Beautifully thought-provoking and yet simply and effortlessly readable, this is an intimate compassionate dance with life, death and hope. Read the first letter, followed by the prologue and you think you know exactly what this is going to be, a book that makes you cry, however there is so, so much more to be experienced than heartache. The author allows us to see moments in time for four different people, it feels as though she has a deeply affectionate link to all four, all the more so when we see their inner confusion, agitation and pain. The fleeting links become important and create stories within stories. The individual letters, so expressive and eloquent, sad, sometimes funny, create a pause, yet at the same time unify the feel and the emotion of this story. There is an honesty and truth to this tale, it’s captivating and stimulating and thoroughly wonderful. ~ Liz Robinson
Rowan Coleman on the importance of writing letters...
'Writing and receiving handwritten letters has always given me a special thrill, since I was quite young. A teenager in the eighties and nineties, before any one had heard of emails or texts, I always wrote to old school friends to keep in touch, and they always wrote back. Letters would be long-winded, funny, fully illustrated, addressed to made-up names. Then gradually over the years that followed it stopped being necessary to put pen to paper, in almost any form. Now we can say - to a loved one, and old friend, even a celebrity - what ever we want to say, instantly and often, publicly. So I’ve been trying to think about the piece of post that has come through my letterbox that has meant the most to me, and there have been a few really important letters in my life. But I think if I am going to choose a series of letters, that have meant more to me than any, it’s the handwritten letters I received last summer from some of my best friends. I had started 2014 with a plan to write a letter, and post it every week, and it had been going really well. And then in the summer my youngest son was injured, in a deeply traumatic way, that although was not life threatening, shook my family very deeply. My letter writing stalled, and never really found its feet again, but over those difficult, deeply upsetting weeks of summer, I got three letters from dear friends. Friends who knew what our family was dealing with, who knew how hard it had hit me, who knew that I was finding it difficult to find my feet again. Those three letters, each one unique, were little pieces of the people who wrote them, coming through my letterbox to offer me a hand of friendship. And I took enormous comfort in them, because what I learnt, through writing letters myself, and during the writing of ‘WE ARE ALL MADE OF STARS’ is that a handwritten letter does something that an email, or a text, or a tweet can’t do. It captures a moment in time, a feeling, a thought and a sentiment and it preserves it, for as long as the letter is preserved. It becomes a lasting token of what would otherwise be fleeting. So I keep those three letters in a special place, with my special things, because it meant so much to me that my friends took the time to think of me, and write those thoughts down.'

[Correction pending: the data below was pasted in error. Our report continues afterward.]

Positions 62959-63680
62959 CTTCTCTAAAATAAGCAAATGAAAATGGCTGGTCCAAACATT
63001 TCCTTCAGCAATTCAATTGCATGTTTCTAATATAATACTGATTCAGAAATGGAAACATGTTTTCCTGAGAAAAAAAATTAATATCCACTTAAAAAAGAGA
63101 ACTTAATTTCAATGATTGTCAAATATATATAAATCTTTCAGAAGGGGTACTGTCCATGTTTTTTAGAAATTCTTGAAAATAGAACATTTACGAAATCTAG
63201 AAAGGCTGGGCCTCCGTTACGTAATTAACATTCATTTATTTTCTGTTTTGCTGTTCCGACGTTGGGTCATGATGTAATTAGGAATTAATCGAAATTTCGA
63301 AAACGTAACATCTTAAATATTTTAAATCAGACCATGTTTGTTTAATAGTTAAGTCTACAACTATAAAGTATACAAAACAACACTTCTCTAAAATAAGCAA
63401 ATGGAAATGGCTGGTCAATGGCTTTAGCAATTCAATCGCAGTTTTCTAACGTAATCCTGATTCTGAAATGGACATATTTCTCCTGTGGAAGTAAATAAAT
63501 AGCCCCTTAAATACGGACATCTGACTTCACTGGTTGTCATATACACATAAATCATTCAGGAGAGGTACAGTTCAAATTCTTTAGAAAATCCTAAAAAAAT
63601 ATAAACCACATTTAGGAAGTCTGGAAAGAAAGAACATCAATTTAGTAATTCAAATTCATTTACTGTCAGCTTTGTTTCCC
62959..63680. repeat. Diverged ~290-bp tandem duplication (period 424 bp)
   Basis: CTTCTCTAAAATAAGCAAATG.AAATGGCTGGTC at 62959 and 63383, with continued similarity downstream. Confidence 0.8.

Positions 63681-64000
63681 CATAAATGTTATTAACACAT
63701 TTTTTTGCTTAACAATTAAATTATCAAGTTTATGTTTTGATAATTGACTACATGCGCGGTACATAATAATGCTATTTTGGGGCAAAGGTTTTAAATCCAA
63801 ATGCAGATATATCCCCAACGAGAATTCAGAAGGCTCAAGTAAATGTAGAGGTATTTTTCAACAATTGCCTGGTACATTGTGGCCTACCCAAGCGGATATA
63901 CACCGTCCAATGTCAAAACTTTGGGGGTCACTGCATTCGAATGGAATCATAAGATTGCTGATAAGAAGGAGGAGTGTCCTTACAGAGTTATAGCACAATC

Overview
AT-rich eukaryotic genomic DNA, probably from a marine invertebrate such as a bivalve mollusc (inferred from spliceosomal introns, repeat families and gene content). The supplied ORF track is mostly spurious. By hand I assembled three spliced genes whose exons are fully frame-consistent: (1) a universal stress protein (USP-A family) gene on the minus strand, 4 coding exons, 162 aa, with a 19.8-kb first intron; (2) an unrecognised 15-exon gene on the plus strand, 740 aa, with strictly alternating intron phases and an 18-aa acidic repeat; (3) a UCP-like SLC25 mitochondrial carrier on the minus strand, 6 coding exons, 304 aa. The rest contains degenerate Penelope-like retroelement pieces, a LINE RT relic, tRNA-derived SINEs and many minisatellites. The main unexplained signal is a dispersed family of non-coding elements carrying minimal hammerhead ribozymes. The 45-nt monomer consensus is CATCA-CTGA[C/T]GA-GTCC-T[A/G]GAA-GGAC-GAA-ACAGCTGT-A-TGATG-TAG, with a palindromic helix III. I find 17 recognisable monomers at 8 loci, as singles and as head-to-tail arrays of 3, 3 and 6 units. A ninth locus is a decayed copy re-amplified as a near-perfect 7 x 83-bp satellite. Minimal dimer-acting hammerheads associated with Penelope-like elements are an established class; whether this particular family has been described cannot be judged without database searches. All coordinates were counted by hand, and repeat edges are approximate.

The hardback was One of our Books of the Year 2015.